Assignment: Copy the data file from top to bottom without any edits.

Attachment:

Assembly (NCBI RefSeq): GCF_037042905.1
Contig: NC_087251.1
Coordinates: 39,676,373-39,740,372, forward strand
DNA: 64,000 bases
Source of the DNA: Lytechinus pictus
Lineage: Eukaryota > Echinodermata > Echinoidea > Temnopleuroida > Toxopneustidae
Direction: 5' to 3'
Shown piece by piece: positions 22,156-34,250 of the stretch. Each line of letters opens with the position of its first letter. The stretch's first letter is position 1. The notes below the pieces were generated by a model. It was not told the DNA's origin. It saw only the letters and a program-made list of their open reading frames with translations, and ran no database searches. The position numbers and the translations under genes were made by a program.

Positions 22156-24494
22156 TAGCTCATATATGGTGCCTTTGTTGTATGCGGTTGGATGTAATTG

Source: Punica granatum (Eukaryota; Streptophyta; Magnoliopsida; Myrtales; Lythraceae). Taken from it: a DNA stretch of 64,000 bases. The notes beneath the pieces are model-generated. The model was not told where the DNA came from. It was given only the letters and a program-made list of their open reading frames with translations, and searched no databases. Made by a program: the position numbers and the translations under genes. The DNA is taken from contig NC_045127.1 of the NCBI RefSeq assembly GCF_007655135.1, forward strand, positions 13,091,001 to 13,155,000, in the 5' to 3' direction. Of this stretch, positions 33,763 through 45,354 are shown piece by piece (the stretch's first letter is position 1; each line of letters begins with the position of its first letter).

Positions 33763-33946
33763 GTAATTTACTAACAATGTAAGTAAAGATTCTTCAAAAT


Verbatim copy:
Assembly (NCBI RefSeq): GCF_037042905.1
Contig: NC_087251.1
Coordinates: 39,676,373-39,740,372, forward strand
DNA: 64,000 bases
Source of the DNA: Lytechinus pictus
Lineage: Eukaryota > Echinodermata > Echinoidea > Temnopleuroida > Toxopneustidae
Direction: 5' to 3'
Shown piece by piece: positions 22,156-34,250 of the stretch. Each line of letters opens with the position of its first letter. The stretch's first letter is position 1. The notes below the pieces were generated by a model. It was not told the DNA's origin. It saw only the letters and a program-made list of their open reading frames with translations, and ran no database searches. The position numbers and the translations under genes were made by a program.

Positions 22156-24494
22156 TAGCTCATATATGGTGCCTTTGTTGTATGCGGTTGGATGTAATTG

Source: Punica granatum (Eukaryota; Streptophyta; Magnoliopsida; Myrtales; Lythraceae). Taken from it: a DNA stretch of 64,000 bases. The notes beneath the pieces are model-generated. The model was not told where the DNA came from. It was given only the letters and a program-made list of their open reading frames with translations, and searched no databases. Made by a program: the position numbers and the translations under genes. The DNA is taken from contig NC_045127.1 of the NCBI RefSeq assembly GCF_007655135.1, forward strand, positions 13,091,001 to 13,155,000, in the 5' to 3' direction. Of this stretch, positions 33,763 through 45,354 are shown piece by piece (the stretch's first letter is position 1; each line of letters begins with the position of its first letter).

Positions 33763-33946
33763 GTAATTTACTAACAATGTAAGTAAAGATTCTTCAAAAT